Daphne Koller is the Rajeev Motwani Professor in the Computer Science Department at Stanford University and the Oswald Villard University Fellow in Undergraduate Education. Her main research interest is in developing and using machine learning and probabilistic methods to model and analyze complex domains. She is the author of over 180 refereed publications, which have appeared in venues that include Science, Cell, and Nature Genetics (her H-index is over 80). She also has a long-standing interest in education. She founded the CURIS program, the Stanford Computer Science Department’s undergraduate summer internship program, and the Biomedical Computation major at Stanford. She pioneered in her classroom many of the ideas that are key to Stanford’s massive online education effort. She was awarded the Sloan Foundation Faculty Fellowship in 1996, the ONR Young Investigator Award in 1998, the Presidential Early Career Award for Scientists and Engineers (PECASE) in 1999, the IJCAI Computers and Thought Award in 2001the MacArthur Foundation Fellowship in 2004, the ACM/Infosys award in 2008, and was inducted into the National Academy of Engineering in 2011. Her teaching was recognized via the Cox Medal for excellence in fostering undergraduate research at Stanford in 2003, and by being named a Bass University Fellow in Undergraduate Education.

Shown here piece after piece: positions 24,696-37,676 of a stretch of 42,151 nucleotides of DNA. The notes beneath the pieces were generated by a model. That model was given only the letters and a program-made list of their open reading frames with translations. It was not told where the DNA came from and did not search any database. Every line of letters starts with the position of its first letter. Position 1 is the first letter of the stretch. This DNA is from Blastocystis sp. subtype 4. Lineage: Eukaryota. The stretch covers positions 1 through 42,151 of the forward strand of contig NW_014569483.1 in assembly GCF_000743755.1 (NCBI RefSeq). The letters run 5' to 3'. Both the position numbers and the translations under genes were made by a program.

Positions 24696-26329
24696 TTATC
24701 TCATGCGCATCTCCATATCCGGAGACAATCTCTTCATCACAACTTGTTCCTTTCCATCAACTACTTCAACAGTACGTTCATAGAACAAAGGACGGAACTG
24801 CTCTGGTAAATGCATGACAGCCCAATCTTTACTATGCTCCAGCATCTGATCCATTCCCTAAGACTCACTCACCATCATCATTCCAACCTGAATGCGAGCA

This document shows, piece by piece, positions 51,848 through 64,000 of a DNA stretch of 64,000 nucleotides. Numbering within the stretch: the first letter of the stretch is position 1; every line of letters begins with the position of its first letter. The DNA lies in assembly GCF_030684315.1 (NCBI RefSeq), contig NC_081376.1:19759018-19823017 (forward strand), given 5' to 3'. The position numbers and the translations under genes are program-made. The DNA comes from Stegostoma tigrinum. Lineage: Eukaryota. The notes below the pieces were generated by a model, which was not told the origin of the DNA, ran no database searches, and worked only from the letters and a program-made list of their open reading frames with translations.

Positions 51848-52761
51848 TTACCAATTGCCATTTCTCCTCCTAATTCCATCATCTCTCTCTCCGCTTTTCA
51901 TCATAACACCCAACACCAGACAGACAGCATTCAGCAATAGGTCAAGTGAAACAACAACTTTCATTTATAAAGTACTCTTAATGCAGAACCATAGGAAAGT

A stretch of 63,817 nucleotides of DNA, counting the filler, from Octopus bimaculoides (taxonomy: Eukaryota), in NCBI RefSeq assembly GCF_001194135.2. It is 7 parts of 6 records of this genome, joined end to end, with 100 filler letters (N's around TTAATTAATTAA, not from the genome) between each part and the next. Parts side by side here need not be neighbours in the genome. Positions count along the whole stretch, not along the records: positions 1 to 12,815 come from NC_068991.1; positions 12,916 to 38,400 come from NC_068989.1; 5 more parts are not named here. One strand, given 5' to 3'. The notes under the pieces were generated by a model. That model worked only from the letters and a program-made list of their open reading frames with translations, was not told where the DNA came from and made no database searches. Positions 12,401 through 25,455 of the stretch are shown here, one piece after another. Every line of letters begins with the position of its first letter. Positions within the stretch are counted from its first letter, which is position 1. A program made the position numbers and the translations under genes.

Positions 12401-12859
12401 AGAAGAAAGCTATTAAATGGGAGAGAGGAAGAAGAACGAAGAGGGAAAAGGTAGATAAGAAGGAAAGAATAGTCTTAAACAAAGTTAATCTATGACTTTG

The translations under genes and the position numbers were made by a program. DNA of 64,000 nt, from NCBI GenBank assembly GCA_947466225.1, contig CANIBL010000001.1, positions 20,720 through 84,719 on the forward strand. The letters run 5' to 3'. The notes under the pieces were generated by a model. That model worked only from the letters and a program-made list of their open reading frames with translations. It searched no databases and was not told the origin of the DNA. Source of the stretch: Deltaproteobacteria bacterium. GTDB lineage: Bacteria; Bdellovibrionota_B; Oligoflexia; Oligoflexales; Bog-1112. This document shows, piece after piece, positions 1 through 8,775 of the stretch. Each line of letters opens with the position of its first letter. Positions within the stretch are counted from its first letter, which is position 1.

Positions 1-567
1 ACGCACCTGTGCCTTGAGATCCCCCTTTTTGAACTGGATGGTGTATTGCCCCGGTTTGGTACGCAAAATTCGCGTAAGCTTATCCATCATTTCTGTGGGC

Andrew Ng is an Associate Professor of Computer Science at Stanford University. He is also the Director of the Stanford Artificial Intelligence Lab, the main AI research organization at Stanford, with 15 professors and about 150 students/post docs. In 2008, together with SCPD he started SEE (Stanford Engineering Everywhere), Stanford’s first major attempt at free, online distributed education, which made publicly available about a dozen Stanford engineering classes. Over a million people have viewed SEE’s videos. At Stanford, he also led the development of the OpenClassroom and the ml-class/db-class online education platforms, which were the precursor to the Coursera platform. In Fall 2011, he was the instructor of ml-class, a Machine Learning class that was one of Stanford’s first massive online courses, and had an enrollment of over 100,000 students.
In addition to his work on online education, Ng also works on machine learning, specifically on building AI systems via large scale brain simulations. His previous work includes autonomous helicopters, the STanford AI Robot (STAIR) project, and ROS (the most widely used open-source robotics software platform today). Ng is the author or co-author of over 150 published papers in machine learning, and his group has won best paper/best student paper awards at ICML, ACL, CEAS, 3DRR. He is a recipient of the Alfred P. Sloan Fellowship, and the 2009 IJCAI Computers and Thought award, one of the highest honors in AI.